Oh! How the mighty have fallen. Realty major DLF's chairman Kushal Pal Singh probably wasn't expecting such a turbulent start in the lead up to Diwali. But Sebi had other ideas.
On Monday the markets regulator barred DLF, Singh and other top executives from accessing markets for three years for failing to provide key information on subsidiaries and pending legal cases at the time of its record-breaking 2007 initial public offering. DLF's IPO in 2007 had fetched Rs 9,187 crore -- the biggest IPO in the country at that time.
KP Singh's problems are multiple - plunging stock prices, massive withdrawal of investor wealth and a substantial debt xxx. But there's more.
An article inForbes saysthat in the aftermath of the Sebi order, Singh lost his spot as the richest real estate baron in the country. That honour now goes to Mumbai's Mangal Prabhat Lodha.
According to the article, DLF shares have plummeted 38 percent since January 2014, as opposed to the 25 percent rise of the stock market during the same period. "Singh, who owns 75% of DLF and was ranked at Number 22 with a fortune of $3.9 billion inForbes Asia's recently published list of India's 100 Richest, is now worth a mere $2.4 billion," wrote Naazneen Karmali.
Compared to that, Lodha's fortune comes in at $2.9 billion. The real estate magnate is best known for his political activities (he is contesting the current Maharashtra state elections) and his upcoming realty projects that will give Central Mumbai two signature projects: World One, a 117-story tower of luxury residences and a 75-story Trump Tower being built in collaboration with Donald Trump.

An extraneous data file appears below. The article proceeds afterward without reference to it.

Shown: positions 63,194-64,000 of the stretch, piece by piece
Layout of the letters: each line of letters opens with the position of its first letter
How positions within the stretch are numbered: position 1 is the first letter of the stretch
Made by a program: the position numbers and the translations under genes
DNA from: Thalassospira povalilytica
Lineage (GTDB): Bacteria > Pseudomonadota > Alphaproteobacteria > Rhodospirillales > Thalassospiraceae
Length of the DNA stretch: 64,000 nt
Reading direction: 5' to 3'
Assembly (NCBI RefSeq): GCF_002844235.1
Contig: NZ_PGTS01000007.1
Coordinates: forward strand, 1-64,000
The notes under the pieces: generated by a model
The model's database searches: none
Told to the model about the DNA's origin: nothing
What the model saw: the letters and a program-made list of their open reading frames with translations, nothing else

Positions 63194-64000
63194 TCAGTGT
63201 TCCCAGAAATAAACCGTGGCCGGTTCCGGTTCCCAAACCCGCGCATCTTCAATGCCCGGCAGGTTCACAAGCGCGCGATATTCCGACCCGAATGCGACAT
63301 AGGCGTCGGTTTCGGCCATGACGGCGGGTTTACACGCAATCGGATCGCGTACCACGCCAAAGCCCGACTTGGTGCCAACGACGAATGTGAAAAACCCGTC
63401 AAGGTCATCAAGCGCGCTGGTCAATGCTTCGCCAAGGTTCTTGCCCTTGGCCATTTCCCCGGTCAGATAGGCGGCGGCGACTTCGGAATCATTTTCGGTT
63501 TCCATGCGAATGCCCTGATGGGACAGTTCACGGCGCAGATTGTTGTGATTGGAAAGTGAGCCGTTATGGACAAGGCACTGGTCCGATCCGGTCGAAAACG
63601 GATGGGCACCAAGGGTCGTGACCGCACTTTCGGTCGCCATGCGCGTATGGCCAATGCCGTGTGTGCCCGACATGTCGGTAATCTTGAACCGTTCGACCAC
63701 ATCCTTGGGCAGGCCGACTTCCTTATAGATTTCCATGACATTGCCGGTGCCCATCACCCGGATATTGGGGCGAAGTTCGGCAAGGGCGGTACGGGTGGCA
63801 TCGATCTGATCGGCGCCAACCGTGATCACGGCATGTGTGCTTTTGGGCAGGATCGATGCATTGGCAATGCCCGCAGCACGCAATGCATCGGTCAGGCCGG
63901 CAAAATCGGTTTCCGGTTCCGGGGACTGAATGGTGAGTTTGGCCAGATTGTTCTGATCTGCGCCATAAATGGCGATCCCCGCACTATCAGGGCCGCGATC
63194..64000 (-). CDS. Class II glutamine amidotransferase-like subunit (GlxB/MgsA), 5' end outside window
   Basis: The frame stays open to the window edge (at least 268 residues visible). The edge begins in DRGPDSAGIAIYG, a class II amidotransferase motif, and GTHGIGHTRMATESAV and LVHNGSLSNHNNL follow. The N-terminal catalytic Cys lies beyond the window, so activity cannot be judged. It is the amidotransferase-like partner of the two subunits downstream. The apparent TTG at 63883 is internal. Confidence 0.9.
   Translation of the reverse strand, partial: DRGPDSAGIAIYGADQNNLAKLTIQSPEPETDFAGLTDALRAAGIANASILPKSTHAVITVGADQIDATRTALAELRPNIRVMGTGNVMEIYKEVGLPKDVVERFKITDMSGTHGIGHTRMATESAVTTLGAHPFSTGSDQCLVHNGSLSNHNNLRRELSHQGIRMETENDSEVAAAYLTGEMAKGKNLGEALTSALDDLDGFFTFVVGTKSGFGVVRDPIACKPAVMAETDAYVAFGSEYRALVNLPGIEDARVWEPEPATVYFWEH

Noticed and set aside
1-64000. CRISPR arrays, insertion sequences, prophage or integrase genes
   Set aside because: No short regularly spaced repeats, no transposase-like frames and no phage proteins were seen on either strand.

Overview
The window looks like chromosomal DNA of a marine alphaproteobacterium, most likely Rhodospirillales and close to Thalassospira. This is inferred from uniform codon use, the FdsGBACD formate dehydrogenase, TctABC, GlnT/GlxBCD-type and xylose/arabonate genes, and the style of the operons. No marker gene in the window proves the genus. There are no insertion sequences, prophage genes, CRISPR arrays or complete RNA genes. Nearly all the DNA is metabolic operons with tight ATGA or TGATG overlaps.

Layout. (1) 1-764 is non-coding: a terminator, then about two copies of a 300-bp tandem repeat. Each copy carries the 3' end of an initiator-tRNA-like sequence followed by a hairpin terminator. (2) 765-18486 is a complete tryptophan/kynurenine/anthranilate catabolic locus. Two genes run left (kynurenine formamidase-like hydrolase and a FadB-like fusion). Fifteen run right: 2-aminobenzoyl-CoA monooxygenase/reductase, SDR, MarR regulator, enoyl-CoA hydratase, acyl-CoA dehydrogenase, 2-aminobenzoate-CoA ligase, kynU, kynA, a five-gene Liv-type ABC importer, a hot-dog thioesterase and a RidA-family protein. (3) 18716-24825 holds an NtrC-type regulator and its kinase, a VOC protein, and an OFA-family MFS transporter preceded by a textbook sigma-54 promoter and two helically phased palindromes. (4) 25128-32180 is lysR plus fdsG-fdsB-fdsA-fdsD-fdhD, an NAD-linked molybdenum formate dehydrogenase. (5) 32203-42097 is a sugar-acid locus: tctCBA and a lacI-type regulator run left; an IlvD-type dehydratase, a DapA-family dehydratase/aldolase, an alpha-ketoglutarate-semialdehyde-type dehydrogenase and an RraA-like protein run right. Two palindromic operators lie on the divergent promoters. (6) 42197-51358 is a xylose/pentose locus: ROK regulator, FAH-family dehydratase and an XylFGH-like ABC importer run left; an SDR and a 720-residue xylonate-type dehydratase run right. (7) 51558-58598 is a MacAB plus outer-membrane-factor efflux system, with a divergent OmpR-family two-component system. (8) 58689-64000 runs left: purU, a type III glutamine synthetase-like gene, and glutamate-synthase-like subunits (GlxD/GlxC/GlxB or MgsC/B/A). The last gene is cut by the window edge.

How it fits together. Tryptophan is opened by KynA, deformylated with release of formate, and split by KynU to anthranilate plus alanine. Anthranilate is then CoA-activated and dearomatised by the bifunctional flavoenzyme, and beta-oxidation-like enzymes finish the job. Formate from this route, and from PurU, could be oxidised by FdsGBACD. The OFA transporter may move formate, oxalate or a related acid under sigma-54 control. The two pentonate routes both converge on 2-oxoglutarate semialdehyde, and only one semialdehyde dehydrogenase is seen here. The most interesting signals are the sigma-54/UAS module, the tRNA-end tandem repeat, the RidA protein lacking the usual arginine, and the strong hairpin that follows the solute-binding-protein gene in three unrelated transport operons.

Yesterday, DLF stocks plunged 28 percent, wiping-out Rs 7,439 crore from its market valuation. On the volume front, 168.10 lakh shares of the company changed hands at the BSE, while over 8 crore shares were traded at the NSE during the day.
DLF had debt of more than Rs 19,000 crore as on June 30, 2014, while its already-proposed fund raising plans include nearly Rs 3,500 crore through issue of certain bonds to lower its debt burden.
A Firstbiz column explained the reason behind the stock crash - pegging it to investors adjusting to the new reality that DLF will continue to have a massive debt pile on its balance sheets.
With inputs from agencies.
Updated Date: Oct 15, 2014 10:02 AM